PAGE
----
Big British Bombers
Short Stirling B.I – Handley Page Halifax B.I – Avro Vucan B.2
Let’s keep looking at big bombers this week, since we looked at American bombers last week and French bombers the week before. The biggest bombers have been the strategic bombers, aircraft designed to fly long distances carrying heavy loads to reach behind front lines to attack an enemy’s industria and military strength and civilian heartlands. Among the most famous of strategic bombers is the Avro Lancaster of World War 2, but Britain produced other big bombers too, so let’s look at them, two from World War 2 and one from the Cold War era.
Short Stirling B.1 in 1/144 by Anigrand
This aircraft was the first four engined heavy strategic bomber to enter service with Britain’s Royal Air Force. Development began in 1936, the prototype made its first flight in May 1939 and they began entering service in 1940. They were liked by their pilots and had relatively good performance but the design specification that limited their wingspan to 100 feet meant they did not have good high altitude performance. They had a relatively short history as a strategic bomber and were replaced in front line service by Halifax and Lancaster bombers by 1943 but remained useful in other roles such as glider tug and transport aircraft for the rest of World War 2.
This model was made using the Anigrand 1/144 resin kit and is the only kit of the Stirling in this scale. I didn’t find it very difficult to make and can recommend it if you want to have a Stirling to place alongside other big aircraft in this scale. In the larger 1/72 kits there are two options, the old Airfix kit first published in 1966, since released unchanged in many new boxings, and a more modern Italeri kit published as the Mk.IV in 2014 and as the Mk.III in 2022. A review of the Airfix kit in Modeling Madness says that this model is okay if you know how to fix warped parts and like putting and sanding while the review of the Italeri kit on the Cybermodeler website gives it a big thumbs up.
Handley Page Halifax B.I in 1/144 by Anigrand
This aircraft, like the Avro Lancaster, was originally planned to be a twin engined medium bomber but the failure of its proposed engines led to it being redesigned as a four engined heavy bomber. The prototype first flew in October 1939, they began entering service in November 1940 and over 6,000 were manufactured. Although Bomber Command preferred the Lancaster later versions of the Halifax continued to fly in the strategic bomber role until the end of the war, and also saw other service as troop and paratroop carriers and freighters.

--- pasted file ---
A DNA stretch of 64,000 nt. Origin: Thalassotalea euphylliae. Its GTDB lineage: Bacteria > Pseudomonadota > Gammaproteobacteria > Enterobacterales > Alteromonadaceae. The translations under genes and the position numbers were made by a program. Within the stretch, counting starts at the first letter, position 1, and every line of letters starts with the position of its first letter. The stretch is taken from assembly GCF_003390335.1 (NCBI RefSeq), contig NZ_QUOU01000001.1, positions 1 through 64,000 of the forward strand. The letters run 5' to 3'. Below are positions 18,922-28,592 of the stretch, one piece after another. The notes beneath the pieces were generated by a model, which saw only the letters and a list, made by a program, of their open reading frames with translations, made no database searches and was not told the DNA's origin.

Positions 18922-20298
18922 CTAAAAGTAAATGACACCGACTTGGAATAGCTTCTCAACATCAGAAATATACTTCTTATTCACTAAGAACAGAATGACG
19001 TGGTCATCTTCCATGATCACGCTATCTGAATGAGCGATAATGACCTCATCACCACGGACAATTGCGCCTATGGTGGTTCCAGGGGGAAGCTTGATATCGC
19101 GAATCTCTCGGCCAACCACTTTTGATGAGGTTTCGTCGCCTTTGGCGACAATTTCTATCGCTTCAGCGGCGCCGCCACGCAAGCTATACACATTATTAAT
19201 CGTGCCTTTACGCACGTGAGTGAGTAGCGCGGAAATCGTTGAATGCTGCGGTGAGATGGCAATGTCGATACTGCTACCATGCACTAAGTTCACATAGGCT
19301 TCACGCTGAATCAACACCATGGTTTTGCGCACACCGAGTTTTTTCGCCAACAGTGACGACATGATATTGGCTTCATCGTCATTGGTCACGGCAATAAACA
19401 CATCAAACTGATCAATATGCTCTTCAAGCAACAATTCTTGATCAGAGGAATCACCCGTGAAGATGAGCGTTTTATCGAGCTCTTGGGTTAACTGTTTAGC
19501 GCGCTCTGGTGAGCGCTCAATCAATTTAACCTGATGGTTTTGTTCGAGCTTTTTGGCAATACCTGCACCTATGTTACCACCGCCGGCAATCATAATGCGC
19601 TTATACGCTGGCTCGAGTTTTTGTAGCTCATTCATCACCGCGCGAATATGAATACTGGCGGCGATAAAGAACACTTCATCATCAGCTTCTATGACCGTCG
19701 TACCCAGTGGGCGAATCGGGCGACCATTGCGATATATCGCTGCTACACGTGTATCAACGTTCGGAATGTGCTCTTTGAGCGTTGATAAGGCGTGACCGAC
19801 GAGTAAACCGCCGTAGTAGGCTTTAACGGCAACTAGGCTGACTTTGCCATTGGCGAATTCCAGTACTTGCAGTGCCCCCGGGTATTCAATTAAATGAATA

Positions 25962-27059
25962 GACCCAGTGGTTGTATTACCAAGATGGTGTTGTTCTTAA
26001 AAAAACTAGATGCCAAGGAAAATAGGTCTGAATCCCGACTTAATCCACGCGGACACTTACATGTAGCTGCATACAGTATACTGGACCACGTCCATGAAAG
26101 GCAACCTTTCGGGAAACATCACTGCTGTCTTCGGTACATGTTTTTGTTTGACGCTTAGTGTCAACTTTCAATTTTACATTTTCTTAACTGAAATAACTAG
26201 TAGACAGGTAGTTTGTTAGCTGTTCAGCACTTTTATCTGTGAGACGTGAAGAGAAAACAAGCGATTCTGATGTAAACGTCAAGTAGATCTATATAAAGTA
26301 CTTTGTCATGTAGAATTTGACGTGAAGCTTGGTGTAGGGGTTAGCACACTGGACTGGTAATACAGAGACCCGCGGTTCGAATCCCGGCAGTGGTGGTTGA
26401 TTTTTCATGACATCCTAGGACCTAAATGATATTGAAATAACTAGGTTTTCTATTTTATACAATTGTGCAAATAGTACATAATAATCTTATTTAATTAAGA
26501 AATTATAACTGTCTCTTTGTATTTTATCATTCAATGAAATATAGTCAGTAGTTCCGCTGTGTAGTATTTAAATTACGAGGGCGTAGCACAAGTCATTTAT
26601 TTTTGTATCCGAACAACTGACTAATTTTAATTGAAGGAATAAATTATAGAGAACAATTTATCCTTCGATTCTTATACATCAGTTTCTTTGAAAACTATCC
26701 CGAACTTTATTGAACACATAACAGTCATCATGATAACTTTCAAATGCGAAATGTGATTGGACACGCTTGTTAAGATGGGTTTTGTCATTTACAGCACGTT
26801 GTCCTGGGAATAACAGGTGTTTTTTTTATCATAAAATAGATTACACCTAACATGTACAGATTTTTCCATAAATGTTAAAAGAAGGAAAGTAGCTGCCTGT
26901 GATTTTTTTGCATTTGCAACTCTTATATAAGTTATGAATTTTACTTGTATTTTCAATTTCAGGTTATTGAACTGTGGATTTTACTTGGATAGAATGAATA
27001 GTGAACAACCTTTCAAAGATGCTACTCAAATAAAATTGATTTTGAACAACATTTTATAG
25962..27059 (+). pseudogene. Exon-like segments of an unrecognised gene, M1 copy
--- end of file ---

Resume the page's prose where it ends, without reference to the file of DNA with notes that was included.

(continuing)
This model was made from the Anigrand kit. It is the B.I version with the Rolls Royce Merlin engines, the nose turret and triangular tail and is easy enough to assemble if you take care with all the tiny little pieces. There is also said to be an Air Speed kit of the B.III version but I can find out nothing about it. In the bigger 1/72 scale there is the Matchbox Halifax B.I which was first published in 1979 and later taken over by Revell and the much older Airfix B.III which was first published in 1961 and most recently released in 2014. Since the B.I and B.III are quite different in many ways it is handy to have both kits available, but neither of them is a kit you’d really want to make these days. There is a good review of the Airfix kit in the Modeling Madness website. There is an equally good review of the Matchbox/Revell kit on the Hyperscale website/
Avro Vulcan B.2 in 1/72 by Anigrand
This aircraft is one of three British four jet engined strategic V-Bombers developed after World War for the Royal Air Force. The Vulcan was the most sophisticated of the three and entered service in in September 1956 as the B.1, and as the improved B.2 version from around 1960. They had the ability to deliver atomic bombs to targets in the Soviet Union, initially at high altitude and later flying at low altitudes to avoid enemy detection. They could also carry conventional weapons and were used in long range air raids during the Falkland War in 1982.
This model was made using the Anigrand 1/144 resin kit. It was the only kit available when I made it but since then there have been two injection mounded plastic kits published, the Great Wall kit first published in 2012 and Trumpeter kit published in 2018. Of less interest is a Welsh Models vacform kit published in the mists of time and a Wolfpack multi media kit published in 2009. Of all these the Great Wall and Trumpeter kits are probably preferable and easier to locate. In-box reviews of both kits are good with Hyperscale reviewing the Trumpeter kit as generally good with some problems with details for the various versions and Fine Scale Modeler reports some problems with the decals of the Great Wall kit. In 1/72 sxale there is only one kit that you want to look at, the new 2021 released Airfix kit which is, by all accounts, excellent. You can see what’s in the box in a post of Britmodeller. The build review on Gary’s Stuff on You tube shows you how it goes together and summarizes that it is not a simple build, but is worth the work.